Despite a second-round postseason exit, the 2016-17 season was kind to the Washington Wizards.
A core of John Wall, Bradley Beal and Otto Porter Jr. continued to blossom in new and exciting ways, and the result was a 49-win season that propelled the Wizards to their first division title in 38 years.
The offseason presented some big question marks, namely surrounding Porter's future, but the Wizards were true to their word and matched the Brooklyn Nets' max offer sheet to keep the burgeoning three-and-D talent in town.
Now eyeing their first 50-win season since the 1978-79 campaign, Washington will attempt to build on a productive first year under head coach Scott Brooks and challenge for a spot in the Eastern Conference Finals.
Season Opener: Wednesday, Oct. 18, vs. Philadelphia 76ers (7 p.m. ET, ESPN)
Championship Odds: 66-1 (via OddsShark)
Full Schedule: NBA.com
Boston Celtics: Dec. 25, Feb. 8, March 14, April 10
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It might sound weird, but few NBA rivalries have been as compelling as the one that's evolved between the Wizards and Boston Celtics over the past two years.
As a refresher, here's a rundown of the big incidents that cropped up between the two sides a season ago:
- On Nov. 9, Wall was ejected in the waning seconds of a 118-93 win after he was assessed a flagrant-2 foul for hitting Marcus Smart with a forearm above the neck. The two proceeded to have an intense verbal exchange.
- On Jan. 11, Wall and Jae Crowder got into a shouting match after the final whistle of the Celtics' 117-108 win that culminated with Wall slapping the Boston forward. The altercation was so heated police officers reportedly had to stand between the locker rooms at TD Garden to prevent things from escalating.
- Less than two weeks later, Wizards players wore all black for a "funeral game" against the Celtics at Verizon Center. Washington won that round 123-108.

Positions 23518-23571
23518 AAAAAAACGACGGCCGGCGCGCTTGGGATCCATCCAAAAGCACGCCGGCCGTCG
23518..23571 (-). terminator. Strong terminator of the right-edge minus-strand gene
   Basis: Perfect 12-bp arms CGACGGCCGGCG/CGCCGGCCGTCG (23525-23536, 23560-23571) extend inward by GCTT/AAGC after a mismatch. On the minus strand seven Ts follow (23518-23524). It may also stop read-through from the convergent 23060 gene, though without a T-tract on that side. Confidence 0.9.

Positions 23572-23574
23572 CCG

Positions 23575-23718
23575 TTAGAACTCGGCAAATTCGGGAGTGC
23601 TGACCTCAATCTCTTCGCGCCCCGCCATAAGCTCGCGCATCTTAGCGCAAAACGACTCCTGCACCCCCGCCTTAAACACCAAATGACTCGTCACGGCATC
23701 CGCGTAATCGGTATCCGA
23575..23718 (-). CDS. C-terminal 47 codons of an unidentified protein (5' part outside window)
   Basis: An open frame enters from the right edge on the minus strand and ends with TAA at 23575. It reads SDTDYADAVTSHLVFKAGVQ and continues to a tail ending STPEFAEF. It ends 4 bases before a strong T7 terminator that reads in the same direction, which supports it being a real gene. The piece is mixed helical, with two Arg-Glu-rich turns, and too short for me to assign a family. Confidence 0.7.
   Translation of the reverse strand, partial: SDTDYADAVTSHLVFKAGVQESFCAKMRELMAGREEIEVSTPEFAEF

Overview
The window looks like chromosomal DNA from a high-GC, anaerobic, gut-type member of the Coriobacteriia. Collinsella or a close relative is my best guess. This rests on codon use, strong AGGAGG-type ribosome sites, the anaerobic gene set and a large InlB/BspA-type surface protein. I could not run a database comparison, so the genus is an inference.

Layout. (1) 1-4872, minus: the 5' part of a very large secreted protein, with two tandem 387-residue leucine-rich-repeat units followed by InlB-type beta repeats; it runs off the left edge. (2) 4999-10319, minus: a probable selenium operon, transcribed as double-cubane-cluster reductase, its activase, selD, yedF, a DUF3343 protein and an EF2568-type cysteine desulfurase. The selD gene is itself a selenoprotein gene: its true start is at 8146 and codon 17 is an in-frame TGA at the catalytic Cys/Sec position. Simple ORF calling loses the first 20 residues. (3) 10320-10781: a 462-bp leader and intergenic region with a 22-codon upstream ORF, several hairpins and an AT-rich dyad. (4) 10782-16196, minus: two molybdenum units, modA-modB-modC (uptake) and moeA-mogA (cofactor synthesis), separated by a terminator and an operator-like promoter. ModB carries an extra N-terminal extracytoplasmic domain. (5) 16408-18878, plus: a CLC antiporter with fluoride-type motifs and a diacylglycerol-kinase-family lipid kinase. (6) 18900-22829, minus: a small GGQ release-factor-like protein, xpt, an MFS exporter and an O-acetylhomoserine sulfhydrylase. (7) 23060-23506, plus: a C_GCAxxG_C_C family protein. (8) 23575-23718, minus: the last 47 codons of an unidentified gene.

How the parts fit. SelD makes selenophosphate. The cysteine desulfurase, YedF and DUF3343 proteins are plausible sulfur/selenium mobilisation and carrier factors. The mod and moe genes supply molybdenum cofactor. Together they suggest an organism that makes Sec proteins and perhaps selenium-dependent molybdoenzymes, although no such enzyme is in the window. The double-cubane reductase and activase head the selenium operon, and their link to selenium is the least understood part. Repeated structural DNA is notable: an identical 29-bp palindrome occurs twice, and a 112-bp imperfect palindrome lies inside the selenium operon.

- The two sides proceeded to meet in the Eastern Conference semifinals. The Celtics prevailed in seven games, but the Wizards stole a thrilling Game 6 to force a final game back in Boston when Wall hit a game-winning three with 3.5 seconds remaining in regulation.
Now it's onto the 2017-18 season, where tempers are sure to flare again as the Wizards eye revenge after the Celtics sent them packing.
Taking Boston down a peg won't be easy, though.
The Celtics loaded up by signing Gordon Hayward to a max contract and drafting former Duke scoring machine Jayson Tatum third overall, giving them a stacked bench and a legitimate Big Three.
At this point, fans should hope for another testy regular season that sets the stage for a playoff rematch of epic proportions.
Miami Heat: Nov. 15, Nov. 17, March 6, March 10
And that's fair.
However, the Wizards don't have a history of rattling off division titles, which means they'll have to be wary of the Miami Heat as they attempt to protect their crown in the Southeast.
That may sound easy since the Heat only won 41 games last season and didn't make a splashy offseason move, but if the second half of the 2016-17 campaign was any indication, Washington needs to watch its back.
After staring a miserable 12-30, the Heat went 29-11 between Jan. 17 and April 12 to finish at .500.
Miami also went a perfect 4-0 against the Wizards a year ago, including two wins during the final four days of the regular season.
Brooks' squad had the luxury of coasting at that point in the season, but it may not be able to rest easy next time around.
If the Heat can avoid another first-half slump, don't be surprised if they push the Wizards for Southeast superiority down the stretch.
It's only natural to think some progression in the win column—even if it's fairly modest—lies ahead for the Wizards.
For one, Washington is returning all five members of last season's starting lineup in Wall, Beal, Porter, Markieff Morris and Marcin Gortat.
That's huge, because those five played a league-high 1,347 minutes together a year ago. The NBA's second-most used five-man unit, by comparison, played 880 minutes.
That group also managed to outscore opponents by 8.1 points per 100 possessions with an offensive rating of 111.9, according to NBA.com's lineup data.
And while the starting lineup has anchored the Wiz in a big way, they should benefit from a deeper bench that wasn't at their disposal last season.
Specifically, last year's bench mob averaged a 29th-ranked 27 points per game.
But now that point guard Tim Frazier and sharpshooter Jodie Meeks have entered the fray alongside rising third-year swingman Kelly Oubre and big man Ian Mahinmi, Brooks should be more comfortable giving Wall and Beal extended breathers as he attempts to manage their minutes a bit more judiciously.